How to write off your paperwork. EMJ Blog.


Emergency medicine is one of those specialities where physicians of all grades have to make their own notes, even the consultants. Medical and surgical bosses have juniors to scribe at the ward round, secretaries to type up dictated clinic letters, assistants to type op notes (most of the time). EM consultants, like their junior colleagues, still need to put their own pens to paper, or fingers to keyboard.

There are two general ways to make notes in the ED. You can do it whilst talking to the patient, which creates the most contemporaneous notes, allows you to use the patient’s own words, and means you can easily recant the story back to them to confirm details, though can sometimes create the impression that you aren’t giving the patient your full attention. I am a big fan of this approach, writing quickly means I can document almost as fast as I can talk. In my opinion, I forget fewer questions, meaning I can carry on with other tasks without having to return to the patient when I remember later on. It’s an approach that works well for me and my very short attention span, though only really works when I’m in a department with paper documentation. Alternatively notes can be completed after seeing the patient, when you can rearrange everything you have learnt into a sensible and concise narrative. However, writing at the desk puts you in the line of fire of technicians asking you to check ECGs, or other colleagues asking your opinion on their patients, to name a few examples. These interruptions have the potential to cause confusion in the history and examination you are trying to commit to paper, and details can be missed or altered.

I would miss doing my own paperwork in the emergency department – I write small and fast, (and reasonably legible) and my note taking helps to put my thoughts in order to make differentials and come to conclusions. However, I’m sure many of you have wondered how much quicker and efficiently you could work if you had someone to write notes for you. Maybe you even have a scribe – I know of people that do, and it seems to be reasonably popular in the US.

Scribes can help those who adopt either approach, and whether electronic or paper. They allow contemporaneous note taking, so that the clinician can focus on the patient, listening to their answers carefully rather than just planning the next question. It can be easy to miss cues from the patient when you are documenting at the same time. They also mean that time isn’t spent documenting at the nurses station, allowing a better focus on other tasks – not missing that subtle MI on the ECG you’ve been shown because you’re still trying to remember how to spell “Sjögren’s”. However, as I’ve already mentioned, sometimes you need to write the notes yourself, for those more complicated patients where writing it out helps with problem solving.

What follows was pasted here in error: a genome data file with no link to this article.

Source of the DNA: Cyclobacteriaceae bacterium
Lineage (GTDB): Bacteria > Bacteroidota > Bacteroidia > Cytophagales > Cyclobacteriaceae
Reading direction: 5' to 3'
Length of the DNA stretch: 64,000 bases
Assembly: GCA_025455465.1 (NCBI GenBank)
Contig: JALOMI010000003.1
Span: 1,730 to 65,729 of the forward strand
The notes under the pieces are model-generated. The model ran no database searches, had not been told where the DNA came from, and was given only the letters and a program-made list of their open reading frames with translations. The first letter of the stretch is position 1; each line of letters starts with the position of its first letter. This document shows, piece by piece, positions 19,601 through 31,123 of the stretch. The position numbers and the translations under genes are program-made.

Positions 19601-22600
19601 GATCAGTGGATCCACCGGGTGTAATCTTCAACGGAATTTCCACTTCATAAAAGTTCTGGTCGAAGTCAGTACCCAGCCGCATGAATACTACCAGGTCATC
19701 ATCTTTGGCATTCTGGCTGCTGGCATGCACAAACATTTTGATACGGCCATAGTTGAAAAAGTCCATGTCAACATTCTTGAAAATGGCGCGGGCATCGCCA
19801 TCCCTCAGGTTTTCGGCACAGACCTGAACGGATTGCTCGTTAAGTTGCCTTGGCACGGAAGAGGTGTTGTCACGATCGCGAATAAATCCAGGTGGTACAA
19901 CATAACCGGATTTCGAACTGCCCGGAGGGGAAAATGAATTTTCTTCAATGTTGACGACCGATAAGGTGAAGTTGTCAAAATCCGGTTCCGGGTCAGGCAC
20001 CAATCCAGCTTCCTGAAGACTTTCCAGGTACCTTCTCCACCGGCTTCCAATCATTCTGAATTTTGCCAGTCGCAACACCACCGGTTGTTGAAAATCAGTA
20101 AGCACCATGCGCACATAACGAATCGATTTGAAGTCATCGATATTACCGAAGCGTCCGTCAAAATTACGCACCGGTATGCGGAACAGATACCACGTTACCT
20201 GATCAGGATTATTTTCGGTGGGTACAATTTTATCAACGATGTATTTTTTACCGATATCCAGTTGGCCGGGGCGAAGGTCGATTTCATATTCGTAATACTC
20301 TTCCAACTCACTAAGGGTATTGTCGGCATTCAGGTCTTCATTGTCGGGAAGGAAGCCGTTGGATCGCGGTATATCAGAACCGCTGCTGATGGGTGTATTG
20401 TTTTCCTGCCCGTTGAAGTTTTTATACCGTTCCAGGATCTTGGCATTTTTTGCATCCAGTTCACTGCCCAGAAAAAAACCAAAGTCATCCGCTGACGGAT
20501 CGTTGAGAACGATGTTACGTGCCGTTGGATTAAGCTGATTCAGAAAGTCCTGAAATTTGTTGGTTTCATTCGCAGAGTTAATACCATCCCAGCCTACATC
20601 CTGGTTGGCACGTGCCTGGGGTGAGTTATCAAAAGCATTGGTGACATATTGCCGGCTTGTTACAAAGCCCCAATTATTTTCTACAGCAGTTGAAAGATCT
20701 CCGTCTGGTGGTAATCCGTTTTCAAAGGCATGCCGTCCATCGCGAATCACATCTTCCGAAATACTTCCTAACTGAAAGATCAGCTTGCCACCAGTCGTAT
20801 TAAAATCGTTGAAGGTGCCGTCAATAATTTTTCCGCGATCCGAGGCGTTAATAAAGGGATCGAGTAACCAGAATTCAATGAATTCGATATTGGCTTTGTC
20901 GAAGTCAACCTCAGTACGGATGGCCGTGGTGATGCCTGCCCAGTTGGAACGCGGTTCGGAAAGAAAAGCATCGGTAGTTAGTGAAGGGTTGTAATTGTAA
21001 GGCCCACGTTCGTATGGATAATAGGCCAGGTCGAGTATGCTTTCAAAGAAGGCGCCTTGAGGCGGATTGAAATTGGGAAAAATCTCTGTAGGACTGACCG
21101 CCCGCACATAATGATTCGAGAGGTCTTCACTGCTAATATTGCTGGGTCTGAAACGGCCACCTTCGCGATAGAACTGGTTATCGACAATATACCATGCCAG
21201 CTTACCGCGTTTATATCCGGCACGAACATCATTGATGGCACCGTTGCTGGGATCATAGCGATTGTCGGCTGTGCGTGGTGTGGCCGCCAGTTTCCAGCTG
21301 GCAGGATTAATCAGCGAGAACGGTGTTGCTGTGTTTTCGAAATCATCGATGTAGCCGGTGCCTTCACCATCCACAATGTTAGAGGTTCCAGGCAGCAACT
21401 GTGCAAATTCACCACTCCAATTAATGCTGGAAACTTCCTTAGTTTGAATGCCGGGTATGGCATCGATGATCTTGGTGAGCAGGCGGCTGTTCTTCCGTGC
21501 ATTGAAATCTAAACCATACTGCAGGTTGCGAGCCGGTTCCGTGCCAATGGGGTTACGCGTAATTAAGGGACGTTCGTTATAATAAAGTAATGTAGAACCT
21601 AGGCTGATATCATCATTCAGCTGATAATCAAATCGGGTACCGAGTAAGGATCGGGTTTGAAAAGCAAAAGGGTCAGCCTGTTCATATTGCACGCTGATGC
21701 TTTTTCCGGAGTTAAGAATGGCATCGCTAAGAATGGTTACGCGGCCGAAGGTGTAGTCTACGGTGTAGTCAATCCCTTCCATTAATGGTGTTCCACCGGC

In this month’s EMJ, Katherine Walker and team from Melbourne have put together an observational study and cost analysis to determine the feasibility of training medical scribes in the ED. They took 10 trainees, put them through a 1 month pre-work course followed by 2-4 months of training and clinical sessions facilitated by emergency physicians. Only 5 trainees became competent, and required 68-118 hours of clinical work to do so. They found training scribes to be a feasible exercise, and crucially did not find any loss of productivity in the physicians who trained them. Medical students became competent more quickly than pre-med or non-medical students, and only medical/pre-medical students made it through the whole programme. There is little information on how scribes were selected to go forward to each part of the scheme, and also what the criteria were for applicants to be offered an interview. There was an overall loss in money from the programme, which had not been recuperated by the end of the study. Longer periods of observation would be needed to identify how long it would take for training costs to be outweighed by productivity savings, if at all.

As always we’d recommend you read the paper yourself to get the full results and to be able to draw your own conclusions. A reply from a senior scribe, Nicholas Rich, also provides a useful commentary and some further reading.

It’s an interesting concept, one that doesn’t appeal to me personally, but maybe it does to you. Have you got a scribe? Do they improve your productivity and patient interaction? We’d love to know.



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